Officially, natural gas drillers are already complying with the EPA’s plan banning frack water from being sent to municipal water treatment plants, which aren’t equipped to clean those kinds of toins. But they still don’t want those regulations to become official, and would rather keep going with the handshake agreement they struck with Tom Corbett, reports Jon Hurdle:
The U.S. EPA’s plan to prevent municipal water treatment plants from accepting fracking waste is being hailed by supporters as a necessary safeguard against the contamination of public water supplies, and attacked by the petroleum industry as a short-sighted measure that ignores its long-term needs and violates the Clean Water Act […]
“Under current rules, oil and gas companies are permitted to send millions of gallons of toxic waste water to sewage treatment plants,” [17th District Congressman Matt] Cartwright said.
He said the practice stopped in Pennsylvania – where 15 facilities previously accepted fracking waste — after an agreement between the administration of former Gov. Tom Corbett and the gas industry, and the EPA seeks to apply the same principle with the new rule […]
Although the industry currently doesn’t use public water-treatment plants, it would like the option of doing so in future, [IPAA executive vice president Lee] Fuller said.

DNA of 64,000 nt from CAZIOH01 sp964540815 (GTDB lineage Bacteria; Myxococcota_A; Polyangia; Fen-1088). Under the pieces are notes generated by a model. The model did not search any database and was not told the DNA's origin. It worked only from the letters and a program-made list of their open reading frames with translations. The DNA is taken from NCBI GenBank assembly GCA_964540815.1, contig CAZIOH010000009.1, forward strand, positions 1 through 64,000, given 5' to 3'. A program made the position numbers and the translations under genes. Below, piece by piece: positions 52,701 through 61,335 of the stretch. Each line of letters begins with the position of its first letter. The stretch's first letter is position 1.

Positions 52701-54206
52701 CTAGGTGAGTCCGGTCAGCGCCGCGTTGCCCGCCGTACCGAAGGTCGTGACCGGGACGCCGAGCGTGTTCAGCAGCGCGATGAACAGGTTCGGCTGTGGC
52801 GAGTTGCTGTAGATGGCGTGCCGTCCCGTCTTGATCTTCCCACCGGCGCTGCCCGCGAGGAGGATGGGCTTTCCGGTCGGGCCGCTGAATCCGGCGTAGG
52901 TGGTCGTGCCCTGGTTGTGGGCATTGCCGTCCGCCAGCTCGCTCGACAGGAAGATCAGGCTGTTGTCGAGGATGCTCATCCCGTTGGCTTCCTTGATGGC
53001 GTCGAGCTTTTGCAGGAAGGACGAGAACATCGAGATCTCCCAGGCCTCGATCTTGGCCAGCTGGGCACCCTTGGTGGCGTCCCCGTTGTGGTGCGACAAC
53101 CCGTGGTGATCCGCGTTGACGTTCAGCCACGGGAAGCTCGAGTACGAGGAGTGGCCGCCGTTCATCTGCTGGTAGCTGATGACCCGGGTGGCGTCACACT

Here is probably the most important paragraph of Hurdle’s article.:
Although the natural gas industry does not currently send fracking waste to municipal plants, it has done so in the past, and some plants continue to receive such requests from gas companies, so the rule is designed to prevent any resumption of that practice, the EPA said when publishing the rule in March.
Voluntary standards don’t work. There’s a handshake agreement, but gas companies keep approaching municipal plants about it anyway. And given the relative pittance we spend on enforcing the laws, who knows whether anybody’s honoring the hand shake?
You see the industry making the same arguments around methane emissions too. Tom Wolf committed to regulating methane during the 2014 campaign, and now the oil and gas companies’ position is that we can totally trust them to control methane on their own with voluntary standards, without passing any new regulations.
There’s no evidence this works, but there is good evidence that rules work. When the EPA’s new air quality rules went into effect regulating some types of methane emissions, emissions went down. But unregulated sources account for most of the methane emissions, and emissions from these sources have been increasing.
The bottom line is, in all these cases we need actual rules to hold extractive industries accountable, not handshakes with two fingers crossed behind the back.